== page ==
Urban Skin (catalogue text)
Uprooted asphalt fragments, a fracture that exposes the geology and ecology of the familiar urban land. When we approach, it is an optical illusion of sorts. It is hard to distinguish appearance from material iconology. As if the true intention of the work is to capture the viewer in the gap between his or her conception and the asphalt body.

Text by dr. Efrat Mishori

Urban Skin (wall text)
Fresh Paint 7, November 2014
Wall text:
Viewing the work from a distance, one will see a large asphalt cluster and uprooted road fragments. These are taken from a road pavement site and positioned in their authentic state on top of the white pedestal of a classical sculpture.
The broken asphalt planks serve as a foundation. Their edges expose the geology and ecology of the familiar urban land, in the same contrastive material structure of a black cast road, underneath which lays a white layer of gravel and limestone. The lower margins of the asphalt planks merge with the different types of soil: clods of red loam, stones, rocks, transforming into their own ecological niche.
Approaching the work enhances the intensity of observation. There is something disturbing in the asphalt’s upper texture, which invites a closer examination, seeking physical relations. The viewer recognizes he is facing a leathery carcass, sprawled out like a large mammal with organic-like outlines. Abandoned soil and infrastructure waste, usually lying at the side of the road, reveal themselves as a ‘well made’ skin fabrication; a large plate, composed of a meticulous arrangement of thousands of tiny skin elements, individually placed and replicating a life-size model.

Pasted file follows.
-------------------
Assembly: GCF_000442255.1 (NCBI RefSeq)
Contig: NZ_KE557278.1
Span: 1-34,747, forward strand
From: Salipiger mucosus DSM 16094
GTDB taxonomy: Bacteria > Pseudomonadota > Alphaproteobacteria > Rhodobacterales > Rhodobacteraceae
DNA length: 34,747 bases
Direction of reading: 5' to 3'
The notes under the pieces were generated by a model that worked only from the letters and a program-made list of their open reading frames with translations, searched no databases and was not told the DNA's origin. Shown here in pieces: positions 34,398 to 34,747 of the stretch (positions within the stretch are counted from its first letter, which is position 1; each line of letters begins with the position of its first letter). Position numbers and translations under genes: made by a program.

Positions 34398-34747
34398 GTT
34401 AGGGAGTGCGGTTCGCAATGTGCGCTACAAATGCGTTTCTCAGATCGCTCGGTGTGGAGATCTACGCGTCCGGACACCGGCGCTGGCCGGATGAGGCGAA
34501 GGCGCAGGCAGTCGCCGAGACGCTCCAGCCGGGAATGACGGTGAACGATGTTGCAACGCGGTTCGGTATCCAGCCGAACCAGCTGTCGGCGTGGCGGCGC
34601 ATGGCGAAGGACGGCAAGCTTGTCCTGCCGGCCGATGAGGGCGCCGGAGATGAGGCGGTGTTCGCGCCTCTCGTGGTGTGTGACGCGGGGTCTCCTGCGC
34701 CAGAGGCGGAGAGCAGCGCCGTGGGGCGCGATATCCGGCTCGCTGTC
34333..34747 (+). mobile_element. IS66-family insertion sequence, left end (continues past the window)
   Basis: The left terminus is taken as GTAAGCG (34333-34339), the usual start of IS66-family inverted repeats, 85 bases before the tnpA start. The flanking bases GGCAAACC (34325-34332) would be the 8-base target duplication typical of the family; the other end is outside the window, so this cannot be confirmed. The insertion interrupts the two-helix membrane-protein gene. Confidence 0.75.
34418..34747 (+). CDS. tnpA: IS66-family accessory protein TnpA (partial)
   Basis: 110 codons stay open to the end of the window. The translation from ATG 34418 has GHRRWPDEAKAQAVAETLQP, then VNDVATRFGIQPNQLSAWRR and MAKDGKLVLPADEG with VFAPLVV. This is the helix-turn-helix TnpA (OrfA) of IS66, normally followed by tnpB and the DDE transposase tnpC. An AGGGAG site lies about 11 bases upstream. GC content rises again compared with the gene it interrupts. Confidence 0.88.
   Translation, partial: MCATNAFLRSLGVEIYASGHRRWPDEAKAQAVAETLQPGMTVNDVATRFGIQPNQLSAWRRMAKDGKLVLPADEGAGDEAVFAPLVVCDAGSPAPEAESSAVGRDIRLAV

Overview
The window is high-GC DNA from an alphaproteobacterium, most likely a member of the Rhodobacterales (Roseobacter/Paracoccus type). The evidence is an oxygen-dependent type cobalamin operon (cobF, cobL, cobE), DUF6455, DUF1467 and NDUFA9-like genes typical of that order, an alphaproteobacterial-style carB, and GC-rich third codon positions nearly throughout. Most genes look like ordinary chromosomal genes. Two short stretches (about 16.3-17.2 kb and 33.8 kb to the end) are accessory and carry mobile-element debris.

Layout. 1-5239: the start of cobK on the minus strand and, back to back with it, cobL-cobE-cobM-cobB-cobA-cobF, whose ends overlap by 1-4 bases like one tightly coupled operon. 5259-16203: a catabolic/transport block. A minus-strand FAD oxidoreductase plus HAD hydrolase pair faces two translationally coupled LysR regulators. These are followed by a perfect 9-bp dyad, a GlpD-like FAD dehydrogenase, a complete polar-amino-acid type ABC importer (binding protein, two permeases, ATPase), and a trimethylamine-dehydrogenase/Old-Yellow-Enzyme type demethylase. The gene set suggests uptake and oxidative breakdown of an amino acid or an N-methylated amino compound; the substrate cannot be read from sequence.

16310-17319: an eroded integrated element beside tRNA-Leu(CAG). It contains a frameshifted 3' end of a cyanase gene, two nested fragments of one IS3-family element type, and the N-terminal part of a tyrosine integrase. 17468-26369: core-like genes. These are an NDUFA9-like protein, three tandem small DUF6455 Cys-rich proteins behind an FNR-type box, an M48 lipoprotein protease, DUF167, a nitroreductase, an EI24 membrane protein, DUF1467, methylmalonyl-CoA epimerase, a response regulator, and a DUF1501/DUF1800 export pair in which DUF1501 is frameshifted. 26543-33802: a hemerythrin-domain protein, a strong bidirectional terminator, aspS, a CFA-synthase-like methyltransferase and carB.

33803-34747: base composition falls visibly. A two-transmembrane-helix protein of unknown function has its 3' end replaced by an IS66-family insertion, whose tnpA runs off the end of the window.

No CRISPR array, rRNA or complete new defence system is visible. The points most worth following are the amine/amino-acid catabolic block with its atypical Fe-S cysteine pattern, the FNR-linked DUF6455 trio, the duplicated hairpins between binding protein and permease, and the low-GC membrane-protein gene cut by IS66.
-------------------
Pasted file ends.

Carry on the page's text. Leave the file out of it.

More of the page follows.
There is something shocking in the plastic qualities of the skin. The sense of bewilderness stems from the encounter with the dead object’s living matter. The condensed black, the viscous organic tar, the traditional bitumen are suddenly transformed into mere craft; an artisanship of leatherwork.
Ronen Raz’ artistic path traversed design and clothes making. He is an amateur entomologist, who practiced taxidermy and animal preservation. Raz uses biological tissues, such as skin and hair and like Vija Celmins, “invents reality on another surface”(1) . The work process is multi-layered, complicated and grueling. The work requires physical force, delicate motor skills and endless patience, as well as virtuosic practices of Haute Couture. The final high-end product is an anonymous road chunk; a fragment of nowhere, with no beginning and no end. A transitory segment, offering the transition as the essence itself, and the movement of seeking and wandering as the only place one can hold onto.
The viewer is forced to separate his sense of sight from the associative conductivity of the material. The original is too true to the copy. We see a road, yet acknowledge that it is not. As if the true intention of the work is to capture the viewer in the gap between his or her conception and the asphalt body.
So much physical presence.

Dr. Efrat Mishori, October 2014.

(1) Lane Relyea, Robert Gober, Briony Fer, Vija Celmins, Phaidon, 2004, pg.25

Geological samples